Labia majora do not connect at bottom of vagina and minimal perineal body. Does perineaplasty connect labia majora again ?
Doctor Answers 4
Fourth degree perineal laceration
Fourth degree perineal laceration is considered one of the most complex ones following a vaginal delivery; therefore it requires a thorough repair of all affected layers. An adequate repair after a prolonged/complicated vaginal delivery is frequently not performed for a variety of reasons. Two of the most critical muscles are usually lacerated ( bulbocavernosus and superficial transverse perineal ), which if not approximated right may result in a weak and narrow perineal body ( the area between the entrance to the vagina and the anus) and separated labia minora and/or majora. Based on your description, perineoplasty seems to be the most reasonable approach since if performed right, could and should restore the perineal body and bring both labia to their pre-vaginal delivery position, ultimately restoring the desired appearance. Hope, it helps and you will find the right solution/experienced surgeon.
Best of luck to you and your baby.
Yvonne Wolny, MD
Can perineoplasty bring together the bases of labia majora & minora
Yes it can, if done right. You'll need to send pics for more info, or go to an experienced genital plastic/cosmetic surgeon for a personal consultation. Please look at my pics of perineoplasty & vaginoplasty on RealSelf to see what I'm talking about...
Michael P Goodman, MD
Davis, CA, USA
Changes to perineum after 4th degree tear
Congratulations on your baby, but sorry to hear about your difficult obstetrical delivery. The perineum and labia majora are different structures, but do connect and meet. Now, following your 4th degree you are noticing a narrow/small perineal body which may likely be associated with a rectocele and complex symptoms including poor flatal/stool control, heaviness, pressure, difficulties with bowel movements and vaginal looseness.
You should consult with a reconstructive and cosmetic vaginal surgeon, preferably a urogynecologist with experience in vaginal rejuvenation, if you are considering a repair. See link below for more information on vaginal surgery and advice on finding the best surgeon for you.
Best of luck,
Oscar A. Aguirre, MD
Aguirre Specialty Care - Pelvic Surgery & Intimate Aesthetics®
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Labia Majora and Perineum
In theory a perineoplasty if done correctly should allow for the bulbocavernosus muscles to connect to the transverse perineal muscles. The transverse perineal muscles ( think about the term - transverse means horizontal, perineal - means the area between the anus and vaginal opening ) were cut or were torn during the epsitiotomy. These muscles may have been put back together during your surgery and they may have not held. It doesn't matter what the reason is at this point more importantly you recognize there is a problem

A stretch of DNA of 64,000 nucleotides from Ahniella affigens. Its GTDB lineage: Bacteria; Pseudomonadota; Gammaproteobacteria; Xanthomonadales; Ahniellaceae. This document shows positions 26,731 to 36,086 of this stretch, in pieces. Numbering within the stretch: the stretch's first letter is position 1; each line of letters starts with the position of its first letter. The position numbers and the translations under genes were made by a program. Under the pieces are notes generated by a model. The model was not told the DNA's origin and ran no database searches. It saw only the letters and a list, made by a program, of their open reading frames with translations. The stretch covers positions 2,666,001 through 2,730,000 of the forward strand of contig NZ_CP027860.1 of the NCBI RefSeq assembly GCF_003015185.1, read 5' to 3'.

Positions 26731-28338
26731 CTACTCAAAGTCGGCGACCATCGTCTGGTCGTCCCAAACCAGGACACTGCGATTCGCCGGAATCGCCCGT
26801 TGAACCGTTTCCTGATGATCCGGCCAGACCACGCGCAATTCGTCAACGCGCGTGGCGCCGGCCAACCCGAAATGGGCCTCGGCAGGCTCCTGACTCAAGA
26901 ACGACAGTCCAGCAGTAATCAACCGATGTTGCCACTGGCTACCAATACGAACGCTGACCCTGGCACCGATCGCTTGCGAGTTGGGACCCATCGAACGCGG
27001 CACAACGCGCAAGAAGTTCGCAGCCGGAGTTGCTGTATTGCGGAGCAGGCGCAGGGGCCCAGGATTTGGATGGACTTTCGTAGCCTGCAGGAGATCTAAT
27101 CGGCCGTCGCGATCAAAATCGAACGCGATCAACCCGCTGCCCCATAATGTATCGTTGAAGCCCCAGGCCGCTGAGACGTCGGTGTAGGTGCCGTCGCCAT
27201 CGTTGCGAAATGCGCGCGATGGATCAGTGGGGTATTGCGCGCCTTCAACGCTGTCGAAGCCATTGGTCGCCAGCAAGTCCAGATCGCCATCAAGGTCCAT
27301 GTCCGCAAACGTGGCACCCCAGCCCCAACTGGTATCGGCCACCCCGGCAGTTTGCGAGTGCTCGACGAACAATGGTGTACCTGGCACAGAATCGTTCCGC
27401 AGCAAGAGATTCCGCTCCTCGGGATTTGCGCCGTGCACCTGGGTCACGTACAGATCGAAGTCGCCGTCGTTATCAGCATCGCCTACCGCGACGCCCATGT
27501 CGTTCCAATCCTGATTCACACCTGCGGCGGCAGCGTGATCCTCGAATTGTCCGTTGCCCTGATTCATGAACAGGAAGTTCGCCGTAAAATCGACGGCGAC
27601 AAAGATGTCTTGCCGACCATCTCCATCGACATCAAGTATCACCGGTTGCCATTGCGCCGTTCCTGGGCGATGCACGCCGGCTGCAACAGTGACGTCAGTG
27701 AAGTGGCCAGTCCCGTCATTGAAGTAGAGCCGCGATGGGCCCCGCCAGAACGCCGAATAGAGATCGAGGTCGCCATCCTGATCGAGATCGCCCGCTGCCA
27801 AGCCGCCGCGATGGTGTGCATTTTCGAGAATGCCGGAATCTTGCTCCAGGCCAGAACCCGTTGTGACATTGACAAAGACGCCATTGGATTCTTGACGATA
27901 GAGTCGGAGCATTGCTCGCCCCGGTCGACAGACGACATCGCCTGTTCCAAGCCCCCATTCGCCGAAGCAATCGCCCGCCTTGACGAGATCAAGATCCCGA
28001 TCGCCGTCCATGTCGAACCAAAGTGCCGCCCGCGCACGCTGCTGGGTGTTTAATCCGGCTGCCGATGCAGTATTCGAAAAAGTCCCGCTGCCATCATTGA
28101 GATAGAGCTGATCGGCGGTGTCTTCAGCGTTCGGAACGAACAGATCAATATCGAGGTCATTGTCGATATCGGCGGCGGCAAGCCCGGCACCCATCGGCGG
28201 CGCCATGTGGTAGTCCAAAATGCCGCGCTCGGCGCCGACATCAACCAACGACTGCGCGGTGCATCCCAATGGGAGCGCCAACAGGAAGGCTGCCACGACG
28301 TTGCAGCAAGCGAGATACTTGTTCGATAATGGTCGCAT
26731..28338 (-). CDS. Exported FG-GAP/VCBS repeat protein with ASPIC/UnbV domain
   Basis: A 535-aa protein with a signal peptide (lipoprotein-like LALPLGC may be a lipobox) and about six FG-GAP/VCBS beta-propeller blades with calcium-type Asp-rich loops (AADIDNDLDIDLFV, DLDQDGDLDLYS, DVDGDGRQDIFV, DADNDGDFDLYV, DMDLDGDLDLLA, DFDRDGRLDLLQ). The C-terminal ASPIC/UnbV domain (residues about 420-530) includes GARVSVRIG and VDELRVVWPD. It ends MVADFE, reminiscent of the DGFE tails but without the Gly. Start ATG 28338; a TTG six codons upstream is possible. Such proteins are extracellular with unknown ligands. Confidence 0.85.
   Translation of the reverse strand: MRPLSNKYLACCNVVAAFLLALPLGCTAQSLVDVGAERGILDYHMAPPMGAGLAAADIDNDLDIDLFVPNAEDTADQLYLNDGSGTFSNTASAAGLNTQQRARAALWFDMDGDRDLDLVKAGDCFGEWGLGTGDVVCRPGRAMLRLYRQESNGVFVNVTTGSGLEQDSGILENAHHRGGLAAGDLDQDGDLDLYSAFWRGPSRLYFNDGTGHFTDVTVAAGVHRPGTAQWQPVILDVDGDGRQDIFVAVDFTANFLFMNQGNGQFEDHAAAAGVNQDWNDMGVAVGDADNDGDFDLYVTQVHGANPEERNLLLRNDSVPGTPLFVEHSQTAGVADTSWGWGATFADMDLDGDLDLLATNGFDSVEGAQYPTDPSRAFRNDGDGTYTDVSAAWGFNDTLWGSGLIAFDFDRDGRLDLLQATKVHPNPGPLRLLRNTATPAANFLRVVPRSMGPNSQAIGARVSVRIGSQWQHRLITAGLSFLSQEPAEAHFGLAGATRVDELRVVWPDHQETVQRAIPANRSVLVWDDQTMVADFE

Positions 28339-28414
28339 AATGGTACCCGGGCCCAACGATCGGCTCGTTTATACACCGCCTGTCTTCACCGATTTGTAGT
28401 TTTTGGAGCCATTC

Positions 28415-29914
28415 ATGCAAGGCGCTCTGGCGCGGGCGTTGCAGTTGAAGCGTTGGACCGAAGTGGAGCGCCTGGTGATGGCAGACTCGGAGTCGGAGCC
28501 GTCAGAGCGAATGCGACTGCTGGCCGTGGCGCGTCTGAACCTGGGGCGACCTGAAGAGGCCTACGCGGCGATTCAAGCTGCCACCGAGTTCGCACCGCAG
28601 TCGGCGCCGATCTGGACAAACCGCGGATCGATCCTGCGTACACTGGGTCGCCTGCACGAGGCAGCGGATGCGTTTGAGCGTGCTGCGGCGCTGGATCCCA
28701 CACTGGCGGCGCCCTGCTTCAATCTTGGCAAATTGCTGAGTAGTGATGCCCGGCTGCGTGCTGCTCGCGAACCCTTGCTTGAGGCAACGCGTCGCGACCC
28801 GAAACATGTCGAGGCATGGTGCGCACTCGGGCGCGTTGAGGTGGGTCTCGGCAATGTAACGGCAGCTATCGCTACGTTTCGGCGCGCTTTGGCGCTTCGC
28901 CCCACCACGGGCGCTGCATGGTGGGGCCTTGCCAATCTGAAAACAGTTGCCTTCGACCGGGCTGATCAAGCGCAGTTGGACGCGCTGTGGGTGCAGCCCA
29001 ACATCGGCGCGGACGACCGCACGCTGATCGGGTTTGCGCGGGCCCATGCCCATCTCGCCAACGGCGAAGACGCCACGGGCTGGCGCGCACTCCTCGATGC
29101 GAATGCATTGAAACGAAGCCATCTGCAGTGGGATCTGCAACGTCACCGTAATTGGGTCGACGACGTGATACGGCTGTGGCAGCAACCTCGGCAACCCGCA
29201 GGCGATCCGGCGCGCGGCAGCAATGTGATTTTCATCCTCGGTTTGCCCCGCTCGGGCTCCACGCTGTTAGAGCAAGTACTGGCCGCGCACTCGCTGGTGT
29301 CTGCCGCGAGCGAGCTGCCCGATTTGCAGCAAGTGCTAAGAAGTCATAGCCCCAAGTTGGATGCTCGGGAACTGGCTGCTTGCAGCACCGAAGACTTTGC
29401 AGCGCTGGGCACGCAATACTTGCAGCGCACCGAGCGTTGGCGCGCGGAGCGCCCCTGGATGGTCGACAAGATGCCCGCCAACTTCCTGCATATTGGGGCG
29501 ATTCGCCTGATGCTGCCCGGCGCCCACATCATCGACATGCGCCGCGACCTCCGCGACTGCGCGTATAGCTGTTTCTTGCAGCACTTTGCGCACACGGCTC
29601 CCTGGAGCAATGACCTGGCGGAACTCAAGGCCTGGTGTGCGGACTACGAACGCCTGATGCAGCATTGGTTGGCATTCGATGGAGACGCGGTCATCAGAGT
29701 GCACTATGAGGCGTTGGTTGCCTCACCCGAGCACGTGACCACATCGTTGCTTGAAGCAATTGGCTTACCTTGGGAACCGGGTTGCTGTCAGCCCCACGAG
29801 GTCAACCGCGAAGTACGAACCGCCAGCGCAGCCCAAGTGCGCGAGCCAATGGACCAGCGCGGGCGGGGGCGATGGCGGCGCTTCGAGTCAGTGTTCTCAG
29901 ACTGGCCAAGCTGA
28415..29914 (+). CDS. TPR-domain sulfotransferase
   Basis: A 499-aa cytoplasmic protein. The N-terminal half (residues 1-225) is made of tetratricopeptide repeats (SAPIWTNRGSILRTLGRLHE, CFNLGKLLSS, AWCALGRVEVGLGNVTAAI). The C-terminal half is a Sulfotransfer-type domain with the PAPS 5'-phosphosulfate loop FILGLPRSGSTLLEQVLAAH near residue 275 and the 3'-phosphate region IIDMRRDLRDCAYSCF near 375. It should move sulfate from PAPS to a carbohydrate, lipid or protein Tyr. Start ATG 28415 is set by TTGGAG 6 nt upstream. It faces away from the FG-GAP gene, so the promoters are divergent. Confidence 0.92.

The problem with most surgeons is they do not even look for the muscles at the time of surgery to restore the perineum. It has been my experience watching dozens of ob/gyns, midwives do not actually put the transverse perineal muscles back together. It has also been my experience the surgeons just suture the perineal tissue and skin together to do the perineoplasty and neglect the muscles. Please choose a surgeon who understands reconstruction - and not just consider this a plastic surgical procedure. You need surgeon who understands the potential complications associated with this type of surgery in terms of anatomical, physiologic and sexual function. I would not be surprised if you didn't suffer with fecal urgency, fecal incontinence, and gas leakage. You also might have less friction with intercourse at this time. Please choose a surgeon who understands the function as well as the anatomical structures. Choose a surgeon with experience, expertise, a great reputation and one who gets results. Please see the step by step surgery and the muscles of which I am referring to in the link below
John R Miklos MD
Atlanta ~ Beverly Hills ~ Dubai
These answers are for educational purposes and should not be relied upon as a substitute for medical advice you may receive from your physician. If you have a medical emergency, please call 911. These answers do not constitute or initiate a patient/doctor relationship.